My wife and I have learned quite a bit from the stack of parenting books piled high next to our bed. However, for the all the useful information we've found crammed into each page, one thing they fail to cover is how to handle the personal agony that comes with caring for a sick child that can't communicate what's wrong.
See, our one-year old daughter is in daycare, which is essentially 21st century American slang for "festering petri dish of infant maladies." Maybe it's all in my head, but it sure seems like she's had a runny nose for the last nine months. It can get a little gross, but with strategically placed Boogie Wipes throughout our home keeping her steady stream of goobers under control has become a manageable task.
Since she started daycare, the worst days are the ones when she comes home coughing. She's a pretty resilient lass, so the coughing doesn't seem to faze her all that much, but it turns my wife and I into neurotic goons. A mild cough doesn't warrant a trip to the doctor, but we drive ourselves crazy trying to figure out how to alleviate her cough and make her as comfortable as possible while we wait for the metaphorical storm to pass. It makes us so crazy, in fact, that we've found ourselves willing to take an old wives' tale like the healing powers of chicken soup over the common cold for a test drive.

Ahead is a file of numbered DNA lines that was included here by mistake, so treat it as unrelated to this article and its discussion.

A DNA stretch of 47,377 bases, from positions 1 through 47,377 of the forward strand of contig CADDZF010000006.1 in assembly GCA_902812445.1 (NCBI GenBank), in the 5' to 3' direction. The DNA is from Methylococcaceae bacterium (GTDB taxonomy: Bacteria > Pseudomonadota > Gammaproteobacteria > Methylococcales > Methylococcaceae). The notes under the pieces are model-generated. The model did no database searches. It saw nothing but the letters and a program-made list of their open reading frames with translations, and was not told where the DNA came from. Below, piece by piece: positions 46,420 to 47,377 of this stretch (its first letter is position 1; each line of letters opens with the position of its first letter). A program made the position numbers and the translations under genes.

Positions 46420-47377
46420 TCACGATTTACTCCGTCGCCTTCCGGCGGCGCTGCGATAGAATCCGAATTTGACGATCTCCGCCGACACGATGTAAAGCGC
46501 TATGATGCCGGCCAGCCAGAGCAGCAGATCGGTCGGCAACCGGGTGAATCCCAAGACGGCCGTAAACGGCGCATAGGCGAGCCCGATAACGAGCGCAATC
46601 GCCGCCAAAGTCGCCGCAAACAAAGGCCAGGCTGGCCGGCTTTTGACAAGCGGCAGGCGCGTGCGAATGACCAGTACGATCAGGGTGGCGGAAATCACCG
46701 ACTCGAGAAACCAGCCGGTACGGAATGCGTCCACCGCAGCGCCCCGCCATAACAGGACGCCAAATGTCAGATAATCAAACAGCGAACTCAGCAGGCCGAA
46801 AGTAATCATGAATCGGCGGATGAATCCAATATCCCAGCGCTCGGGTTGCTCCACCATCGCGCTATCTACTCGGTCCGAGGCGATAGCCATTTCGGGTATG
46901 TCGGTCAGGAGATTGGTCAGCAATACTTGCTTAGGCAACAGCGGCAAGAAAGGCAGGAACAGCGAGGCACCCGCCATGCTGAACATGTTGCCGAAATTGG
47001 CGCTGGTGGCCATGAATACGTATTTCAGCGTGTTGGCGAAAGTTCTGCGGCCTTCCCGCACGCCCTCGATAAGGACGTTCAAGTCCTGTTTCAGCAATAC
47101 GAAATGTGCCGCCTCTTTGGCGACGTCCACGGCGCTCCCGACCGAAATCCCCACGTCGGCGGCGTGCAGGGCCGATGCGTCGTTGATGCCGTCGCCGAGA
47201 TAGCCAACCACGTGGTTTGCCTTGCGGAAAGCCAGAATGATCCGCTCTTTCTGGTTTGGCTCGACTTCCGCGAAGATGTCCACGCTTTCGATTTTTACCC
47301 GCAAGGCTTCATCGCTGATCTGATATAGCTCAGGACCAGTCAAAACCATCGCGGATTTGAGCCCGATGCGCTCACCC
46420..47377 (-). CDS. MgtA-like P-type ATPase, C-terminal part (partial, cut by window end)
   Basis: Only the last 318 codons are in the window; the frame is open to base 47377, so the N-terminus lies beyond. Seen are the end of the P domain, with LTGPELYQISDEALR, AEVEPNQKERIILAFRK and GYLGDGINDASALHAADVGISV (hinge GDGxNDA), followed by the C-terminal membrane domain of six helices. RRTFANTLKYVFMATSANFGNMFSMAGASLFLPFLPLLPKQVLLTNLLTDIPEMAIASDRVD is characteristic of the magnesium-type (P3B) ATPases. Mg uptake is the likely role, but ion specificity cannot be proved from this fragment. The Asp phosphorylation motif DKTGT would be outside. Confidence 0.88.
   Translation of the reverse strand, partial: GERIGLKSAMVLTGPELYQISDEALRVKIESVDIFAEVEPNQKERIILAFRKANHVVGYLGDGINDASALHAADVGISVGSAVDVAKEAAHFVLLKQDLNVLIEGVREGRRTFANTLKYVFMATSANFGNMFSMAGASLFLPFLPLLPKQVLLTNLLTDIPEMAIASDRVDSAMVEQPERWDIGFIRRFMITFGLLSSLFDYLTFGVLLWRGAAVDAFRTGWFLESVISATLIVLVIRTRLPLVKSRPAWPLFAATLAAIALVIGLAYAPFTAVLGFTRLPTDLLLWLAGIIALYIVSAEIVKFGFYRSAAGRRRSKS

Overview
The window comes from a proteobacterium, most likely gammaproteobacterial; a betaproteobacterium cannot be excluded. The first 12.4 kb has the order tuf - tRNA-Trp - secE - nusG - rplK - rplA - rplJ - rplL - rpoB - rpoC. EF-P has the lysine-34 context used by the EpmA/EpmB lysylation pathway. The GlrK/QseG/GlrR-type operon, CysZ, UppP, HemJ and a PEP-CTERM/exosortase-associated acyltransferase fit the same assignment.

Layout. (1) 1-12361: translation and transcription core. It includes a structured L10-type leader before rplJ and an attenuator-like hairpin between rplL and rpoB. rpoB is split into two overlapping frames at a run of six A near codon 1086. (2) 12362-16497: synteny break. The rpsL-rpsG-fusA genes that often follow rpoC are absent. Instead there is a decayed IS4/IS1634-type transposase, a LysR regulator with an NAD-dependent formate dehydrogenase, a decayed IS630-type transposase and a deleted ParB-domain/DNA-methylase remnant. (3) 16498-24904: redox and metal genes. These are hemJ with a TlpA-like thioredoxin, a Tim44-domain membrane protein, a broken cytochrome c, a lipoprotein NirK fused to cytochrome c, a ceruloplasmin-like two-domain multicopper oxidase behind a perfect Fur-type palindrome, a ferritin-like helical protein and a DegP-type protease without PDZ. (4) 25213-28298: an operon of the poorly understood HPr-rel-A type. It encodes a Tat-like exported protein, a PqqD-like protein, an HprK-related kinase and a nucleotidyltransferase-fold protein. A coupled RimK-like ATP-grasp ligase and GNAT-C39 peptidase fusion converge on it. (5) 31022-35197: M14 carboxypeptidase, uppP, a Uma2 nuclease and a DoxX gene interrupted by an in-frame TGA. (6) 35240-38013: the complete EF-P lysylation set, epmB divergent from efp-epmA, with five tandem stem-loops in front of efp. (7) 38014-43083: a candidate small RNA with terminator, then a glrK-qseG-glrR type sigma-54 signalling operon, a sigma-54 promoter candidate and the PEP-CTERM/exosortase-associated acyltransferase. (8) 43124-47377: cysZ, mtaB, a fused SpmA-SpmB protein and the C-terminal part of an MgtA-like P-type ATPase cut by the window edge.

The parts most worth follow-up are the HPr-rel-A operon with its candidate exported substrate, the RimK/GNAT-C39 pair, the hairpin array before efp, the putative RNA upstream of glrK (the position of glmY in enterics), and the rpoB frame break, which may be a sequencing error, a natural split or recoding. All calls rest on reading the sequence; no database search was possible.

Fortunately for us, Mike had just whipped up a fresh batch of his chicken soup that we could heat up for our daughter at home, so naturally we picked up a quart. Once we heated up the soup and cut up the noodles, chicken and veggies into manageable bites and paced them in front of her, she dove in like a total savage. (Side: Meal time at our home is a combination of eating and Modern Art 101.) As she jammed carrots into her mouth and delivered devastating stiff arms that sent noodles flying to the floor, it sure seemed like our little Jackson Pollock was doing better. And as I've recently learned, her recovery may not have been entirely in our heads.
A 2000 study at the University of Nebraska Medical Center found that chicken soup aided in the reduction of upper-respiratory inflammation. (You can learn more about the findings of the study here.) Stephen Rennard, M.D, observed that patients who ate chicken soup (prepared according to his grandmother's recipe) displayed "very modest but clearly measurable" ability to reduce inflammation. The study failed to pinpoint the active ingredient responsible for the affects, but Rennard observed, "If you're feeling ill, it's good to have somebody take care of you. That's actually not a placebo. The fact that someone's making a fuss over you when you are feeling badly is real support. There's biological proof in that." It's certainly not the most scientific argument I've ever come across, but it's difficult to argue with Rennard's logic. Turns out there may be something to this ancient old wives tale after all.
Shortly after an artistic and satisfying dinner we gave our daughter a bath, read her some Dr. Seuss, and laid her down in her crib. With in minutes she let out a few coughs, much to our chagrin. They weren't horrible, but it was definitely enough to make us wince as we listened to intermittent coughs and watched her snuggle with her stuffed puppy dog on the baby monitor. But for at least a few minutes, while she feasted on bits of chicken soup, she sure seemed like she was on the path to recovery. It definitely made my wife and I feel better about our daughter's health, and on another level, our usefulness as parents. So until modern medicine gets its crap together and finds a legitimate cure for the common cold, Perrotti's Chicken Noodle Soup will have to be good enough.